The Donald thinks autism comes from a “monster shot”

Donald Trump’s wig must be on way too tight. He’s developed a theory, based on some anecdotes he’s heard, that autism comes from a “monster shot” vaccination. He explains in his weekly Fox And Friends address visit, starting at about 2:40:

Something like this, I guess.

clipart of a cartoon nurse holding a huge syringe

Who’s the voice of reason on this ship of fools? Gretchen Carlson, of all people. She suggested the studies said vaccines are safe, and there might be an environmental factor — but The Donald is a rebel and “couldn’t care less” that the science says otherwise. Of course, “environmental” includes vaccines, technically. But vaccinations happen routinely at about the same time that autism will present, and autism presents in locales where vaccines are not routinely administered in equal numbers, so there’s obviously no correlation, much less a correlation that can be assumed to be causative.

Orac tears this fuckwittery apart with all the appearance of a man resigned to the fate of Sisyphus. Every time he rolls the science rock up the hill, and puts chocks on it to keep it from rolling back down, someone new comes along with a sledgehammer and a grudge.

Okay, that metaphor kinda got away from me.

The Donald thinks autism comes from a “monster shot”

15 thoughts on “The Donald thinks autism comes from a “monster shot”

  1. 3

    Trump made his money with construction projects, not science. Of course, for Faux News viewers, anyone who is rich must know everything about everything…

  2. 4

    Yeah, because he actually did something and made something of himself, not sit around in a lab all day playing with tubes. Of course the fact Trump’s father was a successful real estate developer, and Donald got his start in the business working for his father, had nothing to do with him becoming rich.

  3. 5

    I pictured a ‘monster shot’ as more of an oversized shotglass, maybe holding a litre or two. Not sure the end result of that woukd be autism though…

  4. 6

    Though I think people above answered my question (anyone rich must know everything, according to Faux News) but seriously, if you want to discuss vaccines and autism, why listen to anyone’s opinion who isn’t from a life sciences background at all?

    As for Trump being a ‘rebel’ ‘bad boy’ or whatever, he’s a rich jackass, which makes him about as far from truly counter-cultural as you can get. How rebellious can you be when you buy into the most establishment-friendly views of life and success out there?

  5. 7

    Jesus tap-dancing Christ on a cracker, the evidence is CLEAR: Autism is GENETIC.

    WHY do people still insist that it must have an external cause?

  6. 8

    Because genes aren’t an easy target to blame & abuse?

    After all, they are all complicated, requiring a level of patience & attention beyond that traditionally exhibited by people who are easily distracted by shiny things.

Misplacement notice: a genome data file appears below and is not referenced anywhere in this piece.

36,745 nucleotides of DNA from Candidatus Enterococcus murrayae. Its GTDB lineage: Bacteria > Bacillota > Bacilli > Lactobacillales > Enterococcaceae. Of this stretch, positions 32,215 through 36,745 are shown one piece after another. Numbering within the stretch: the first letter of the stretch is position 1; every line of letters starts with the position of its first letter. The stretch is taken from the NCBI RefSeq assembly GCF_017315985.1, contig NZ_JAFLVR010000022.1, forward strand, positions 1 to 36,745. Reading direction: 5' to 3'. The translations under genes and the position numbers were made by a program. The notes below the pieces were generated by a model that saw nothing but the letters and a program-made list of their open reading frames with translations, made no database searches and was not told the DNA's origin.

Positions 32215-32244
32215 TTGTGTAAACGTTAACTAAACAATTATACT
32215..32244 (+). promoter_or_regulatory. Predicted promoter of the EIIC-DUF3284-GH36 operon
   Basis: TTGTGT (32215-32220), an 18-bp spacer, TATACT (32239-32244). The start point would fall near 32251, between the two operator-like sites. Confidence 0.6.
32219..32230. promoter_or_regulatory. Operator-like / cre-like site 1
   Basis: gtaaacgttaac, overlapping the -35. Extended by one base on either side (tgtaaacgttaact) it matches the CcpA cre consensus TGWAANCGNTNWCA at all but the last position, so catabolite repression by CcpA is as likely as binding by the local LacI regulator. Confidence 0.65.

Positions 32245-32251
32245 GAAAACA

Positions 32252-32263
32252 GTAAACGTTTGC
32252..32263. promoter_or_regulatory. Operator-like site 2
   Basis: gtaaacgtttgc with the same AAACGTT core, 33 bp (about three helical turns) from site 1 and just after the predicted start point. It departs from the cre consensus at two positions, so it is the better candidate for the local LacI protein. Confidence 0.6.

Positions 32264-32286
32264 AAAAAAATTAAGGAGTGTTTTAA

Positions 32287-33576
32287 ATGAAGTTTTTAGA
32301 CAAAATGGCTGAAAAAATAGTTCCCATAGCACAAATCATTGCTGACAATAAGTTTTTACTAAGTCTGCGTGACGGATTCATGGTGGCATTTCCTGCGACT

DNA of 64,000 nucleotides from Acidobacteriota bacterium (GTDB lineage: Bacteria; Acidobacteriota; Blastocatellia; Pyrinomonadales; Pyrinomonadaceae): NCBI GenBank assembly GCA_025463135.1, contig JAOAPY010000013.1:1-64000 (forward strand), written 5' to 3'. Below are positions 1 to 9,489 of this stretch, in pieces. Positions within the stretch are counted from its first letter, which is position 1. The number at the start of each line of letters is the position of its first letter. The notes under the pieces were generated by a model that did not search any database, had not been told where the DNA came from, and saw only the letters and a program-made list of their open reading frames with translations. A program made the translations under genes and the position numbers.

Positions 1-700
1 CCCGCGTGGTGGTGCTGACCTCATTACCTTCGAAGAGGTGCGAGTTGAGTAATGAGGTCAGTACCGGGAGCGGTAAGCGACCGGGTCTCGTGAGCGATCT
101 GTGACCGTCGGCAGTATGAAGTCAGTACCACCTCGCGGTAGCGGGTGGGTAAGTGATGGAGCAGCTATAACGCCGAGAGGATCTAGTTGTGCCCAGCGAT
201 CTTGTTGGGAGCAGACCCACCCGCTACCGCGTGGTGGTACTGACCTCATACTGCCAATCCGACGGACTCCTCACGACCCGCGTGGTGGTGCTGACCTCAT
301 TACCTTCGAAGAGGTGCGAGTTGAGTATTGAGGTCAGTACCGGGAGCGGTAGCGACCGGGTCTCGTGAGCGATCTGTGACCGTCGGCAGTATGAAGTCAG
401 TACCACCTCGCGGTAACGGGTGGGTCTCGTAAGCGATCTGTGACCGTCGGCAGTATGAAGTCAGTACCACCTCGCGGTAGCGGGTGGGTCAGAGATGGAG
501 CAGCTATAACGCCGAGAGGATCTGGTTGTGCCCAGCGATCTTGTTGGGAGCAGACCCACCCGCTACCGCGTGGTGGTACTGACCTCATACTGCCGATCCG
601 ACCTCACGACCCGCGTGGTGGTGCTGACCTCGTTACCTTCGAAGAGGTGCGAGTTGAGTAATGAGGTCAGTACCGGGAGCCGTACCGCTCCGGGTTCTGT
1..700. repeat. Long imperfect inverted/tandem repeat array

7. 11

    @WMDKitty – Many people do indeed want easy answers. A black and white world is very comforting to the masses, which is why, even without religion, you have people that subscribe to stupid ideas.

    I think there is also a lingering aspect of religion that exacerbates the situation as well in that people expect that bad things really only happen to people that have been bad. In a black and white world, there is no room for bad things to happen to truly good people.

  8. 12


    I suspect the major reason is that people want to blame someone more for the reason that “we can do something about it if it’s not genetic.” If it’s environmental, then you can remove the things causing the problem. If it’s genetic, it’s inborn, it’s something you can’t (easily) fix.

    It’s kind of sad, that parents who think that way are most likely doing so because they want to “fix” their children, as if those with ASDs are “broken.”

  9. 13

    I wouldn’t be so quick to hail “genetics” as the answer.

    The latest round of studies of older fathers implicated a number of genes; but the penetrance is so low that I don’t think you can make a definitive statement. Plus, there seem to be an extraordinary number of genes implicated. I’ll bet more than a few of them are just statistical anomalies that won’t be confirmed.

    My guess is that there is a “two-hit” hypothesis looming.

    There was also research released just recently showing that overweight mothers had a 67% higher likelihood of having an autistic baby that normal weight mothers. So, that would be a developmental issue, not a genetic one.

    But whatever is behind the rise in autism (other than the trend to dub any weird kid as being autistic), it’s clear that vaccines are not responsible.

    Donald Trump is an idiot.

  10. 14

    Folks, we finally have irrefutable direct correlation between Donald Trump and facepalms. I know correlation doesn’t equal causation, but in this case I’m willing to go out on a limb.

  11. 15

    I’m with Kevin. I would not be surprised that, like with things like lung cancer, a genetic predisposition isn’t enough to develop autism, and it requires some environmental trigger.

    At the same time, it might be that it’s entirely genetic, we just don’t know the exact confluence of genes necessary to cause it — or there could be multiple combinations that cause it, given that autism appears to be a spectrum rather than a single state. Amish communities abstain from most of the environmental conditions we have in our industrialized world, but see the same levels of autism.

    Zinc Avenger: I don’t give a crap what the scientific community says, your anecdotal evidence is good enough for me. I mean did you see the size of the facepalm I got from this video?

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